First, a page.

Tony Russell, optician with online glasses retailer SelectSpecs.com, commented: "Eye care is often neglected, especially by people who have never worn glasses before. Regardless of how accurate you feel your eyesight is, it generally changes over time and it may not be immediately noticeable because you tend to get used to imperfect vision as it slowly deteriorates. It is recommended that you have your eyes checked at least every two years."

LV= is urging motorists to heed professional advice by always wearing their glasses or lenses when driving and undergo an eye test at least once every two years. New EU legislation is set to be introduced in 2011, whereby holders of private licences will be required to have their eyes tested every 10-15 years, with holders of commercial licences tested every five years.

John O'Roarke, LV= car insurance managing director, said: "The number plate test is a compulsory requirement of the driving test for a very good reason. However, this is no substitute for regular eye examinations as eyesight can change significantly over time. Driving with poor eyesight is a criminal offence and can result in a fine, penalty points or even a ban, as well as invalidating your car insurance when it comes to making a claim."

Research amongst drivers was conducted by Opinium Research. Opinium Research carried out an online poll of 2,490 British drivers from 1 to 5 July 2010. Results have been weighted to nationally representative criteria.

Live research amongst 256 randomly selected drivers across the UK was carried out by PCP research from 29 June and 17 July 2010.

[1] The Department for Transport estimates there are 34.7 million full driving licence holders in the UK. According to Opinium research, 23% of drivers that don't wear glasses admit their vision is 'not perfect' and 7% of drivers that should wear glasses don’t always wear them. Equal to 15.3% of all motorists = 5.32 million.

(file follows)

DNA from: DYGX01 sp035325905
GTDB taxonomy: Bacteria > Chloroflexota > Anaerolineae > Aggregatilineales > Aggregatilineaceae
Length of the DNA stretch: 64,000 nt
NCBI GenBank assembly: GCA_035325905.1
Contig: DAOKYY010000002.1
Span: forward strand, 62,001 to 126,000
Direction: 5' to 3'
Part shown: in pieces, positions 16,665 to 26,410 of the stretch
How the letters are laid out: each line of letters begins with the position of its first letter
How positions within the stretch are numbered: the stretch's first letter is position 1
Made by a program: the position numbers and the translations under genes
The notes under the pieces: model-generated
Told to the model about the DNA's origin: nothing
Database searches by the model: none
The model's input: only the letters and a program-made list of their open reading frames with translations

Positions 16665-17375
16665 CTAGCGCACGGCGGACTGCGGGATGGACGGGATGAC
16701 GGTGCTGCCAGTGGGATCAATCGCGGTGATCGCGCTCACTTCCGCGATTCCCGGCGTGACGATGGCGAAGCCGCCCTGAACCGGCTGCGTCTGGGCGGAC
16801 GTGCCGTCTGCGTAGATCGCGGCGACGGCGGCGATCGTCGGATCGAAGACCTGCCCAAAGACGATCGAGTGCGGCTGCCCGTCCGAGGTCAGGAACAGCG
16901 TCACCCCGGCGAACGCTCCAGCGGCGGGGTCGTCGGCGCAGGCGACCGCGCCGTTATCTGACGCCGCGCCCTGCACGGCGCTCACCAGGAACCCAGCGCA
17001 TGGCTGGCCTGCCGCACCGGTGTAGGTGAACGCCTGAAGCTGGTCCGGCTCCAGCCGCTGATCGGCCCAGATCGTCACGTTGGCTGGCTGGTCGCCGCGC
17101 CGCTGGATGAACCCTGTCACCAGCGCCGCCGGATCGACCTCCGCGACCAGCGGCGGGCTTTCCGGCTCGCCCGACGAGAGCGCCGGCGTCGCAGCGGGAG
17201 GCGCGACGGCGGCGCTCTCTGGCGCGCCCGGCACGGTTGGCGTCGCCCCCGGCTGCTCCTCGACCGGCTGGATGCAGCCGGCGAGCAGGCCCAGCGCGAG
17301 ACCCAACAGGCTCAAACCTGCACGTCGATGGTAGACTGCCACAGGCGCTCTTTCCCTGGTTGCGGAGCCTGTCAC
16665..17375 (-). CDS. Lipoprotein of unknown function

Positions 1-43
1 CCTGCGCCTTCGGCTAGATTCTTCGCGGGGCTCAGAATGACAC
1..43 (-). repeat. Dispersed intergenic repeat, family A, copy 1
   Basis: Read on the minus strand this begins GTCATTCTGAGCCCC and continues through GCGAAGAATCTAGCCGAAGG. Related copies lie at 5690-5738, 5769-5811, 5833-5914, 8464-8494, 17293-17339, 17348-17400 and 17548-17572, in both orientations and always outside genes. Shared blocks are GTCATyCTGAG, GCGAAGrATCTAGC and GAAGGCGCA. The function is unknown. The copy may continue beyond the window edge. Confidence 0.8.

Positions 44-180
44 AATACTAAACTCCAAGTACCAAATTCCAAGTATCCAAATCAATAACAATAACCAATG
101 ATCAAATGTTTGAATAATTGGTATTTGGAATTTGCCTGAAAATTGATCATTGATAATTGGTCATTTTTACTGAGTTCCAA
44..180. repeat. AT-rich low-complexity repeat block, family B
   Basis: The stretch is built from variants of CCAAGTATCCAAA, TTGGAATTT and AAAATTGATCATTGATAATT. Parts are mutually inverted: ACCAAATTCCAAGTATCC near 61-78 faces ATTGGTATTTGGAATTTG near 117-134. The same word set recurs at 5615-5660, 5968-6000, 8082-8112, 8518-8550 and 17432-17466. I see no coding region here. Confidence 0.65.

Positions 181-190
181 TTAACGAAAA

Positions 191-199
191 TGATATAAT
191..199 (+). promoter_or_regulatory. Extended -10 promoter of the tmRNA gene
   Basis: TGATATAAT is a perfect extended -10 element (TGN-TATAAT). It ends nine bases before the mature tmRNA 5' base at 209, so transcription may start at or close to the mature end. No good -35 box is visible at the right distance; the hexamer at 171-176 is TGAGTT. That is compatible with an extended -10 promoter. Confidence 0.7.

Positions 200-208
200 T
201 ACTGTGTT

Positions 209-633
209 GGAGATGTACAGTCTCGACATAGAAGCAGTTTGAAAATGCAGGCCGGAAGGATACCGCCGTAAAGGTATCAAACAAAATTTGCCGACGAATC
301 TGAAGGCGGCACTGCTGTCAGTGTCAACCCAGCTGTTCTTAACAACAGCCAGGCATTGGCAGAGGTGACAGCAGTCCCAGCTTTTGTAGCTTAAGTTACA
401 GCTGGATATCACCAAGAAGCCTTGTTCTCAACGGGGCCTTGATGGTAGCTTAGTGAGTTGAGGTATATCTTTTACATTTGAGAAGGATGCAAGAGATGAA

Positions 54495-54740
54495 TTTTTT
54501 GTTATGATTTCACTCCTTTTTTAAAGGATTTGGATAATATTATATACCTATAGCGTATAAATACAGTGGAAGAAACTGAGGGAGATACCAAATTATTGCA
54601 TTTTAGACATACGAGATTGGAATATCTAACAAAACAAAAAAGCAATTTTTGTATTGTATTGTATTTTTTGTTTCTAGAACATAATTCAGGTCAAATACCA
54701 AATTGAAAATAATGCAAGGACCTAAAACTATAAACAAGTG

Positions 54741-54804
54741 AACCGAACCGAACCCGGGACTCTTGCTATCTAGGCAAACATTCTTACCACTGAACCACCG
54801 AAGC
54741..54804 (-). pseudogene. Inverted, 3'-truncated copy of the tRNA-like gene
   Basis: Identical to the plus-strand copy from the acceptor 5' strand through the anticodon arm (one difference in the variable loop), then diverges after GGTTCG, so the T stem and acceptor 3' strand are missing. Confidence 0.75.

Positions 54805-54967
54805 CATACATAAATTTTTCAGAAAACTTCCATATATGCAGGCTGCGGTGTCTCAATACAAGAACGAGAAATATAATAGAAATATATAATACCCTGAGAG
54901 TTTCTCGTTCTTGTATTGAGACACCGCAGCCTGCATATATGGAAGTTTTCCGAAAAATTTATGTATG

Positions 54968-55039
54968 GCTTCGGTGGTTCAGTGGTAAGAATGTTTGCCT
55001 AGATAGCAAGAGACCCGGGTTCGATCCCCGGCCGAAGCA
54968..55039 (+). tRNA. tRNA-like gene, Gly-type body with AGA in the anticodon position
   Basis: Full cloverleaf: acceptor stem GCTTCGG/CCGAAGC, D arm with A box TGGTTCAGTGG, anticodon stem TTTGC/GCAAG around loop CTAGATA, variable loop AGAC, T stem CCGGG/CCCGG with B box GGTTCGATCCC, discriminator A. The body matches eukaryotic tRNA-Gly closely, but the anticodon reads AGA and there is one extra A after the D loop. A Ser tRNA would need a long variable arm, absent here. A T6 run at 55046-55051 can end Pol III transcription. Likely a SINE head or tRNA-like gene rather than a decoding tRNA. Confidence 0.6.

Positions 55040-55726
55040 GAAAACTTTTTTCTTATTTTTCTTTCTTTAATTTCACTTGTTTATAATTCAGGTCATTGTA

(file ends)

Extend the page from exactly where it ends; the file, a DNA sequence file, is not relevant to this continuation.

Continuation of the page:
[2] According to Opinium research, based on 34.7m (the total number of drivers), 53% are not currently prescribed glasses and of these 23% admit their vision is not perfect. Equal to 4.229m.

[3] According to Opinium research, based on 34.7 m (the total number of drivers), 45% are currently prescribed glasses and of these 7% admit to not always wearing them behind the wheel. Equal to 1.09 million drivers.

[4] According to the RNIB: "Having an eye test at least once every two years should be part of everyone's health care routine. Many causes of sight loss are preventable if they are caught early by visiting an optician.- http://www.rnib.org.uk/EYEHEALTH/Pages/eye_health.aspx

[5] Drivers were given three attempts to read a number plate. The first number plate was positioned a little over 20 metres away for a new style number plate, a little over 20.5 metres for an old style number plate. Drivers who could not read the first number plate were shown a second, slightly closer but still a little over 20/20.5 metres away. If they could not read either of the first two number plates they were shown a third, positioned exactly 20/20.5 metres away. Under these conditions, 9% of drivers were unable to read the first number plate shown to them."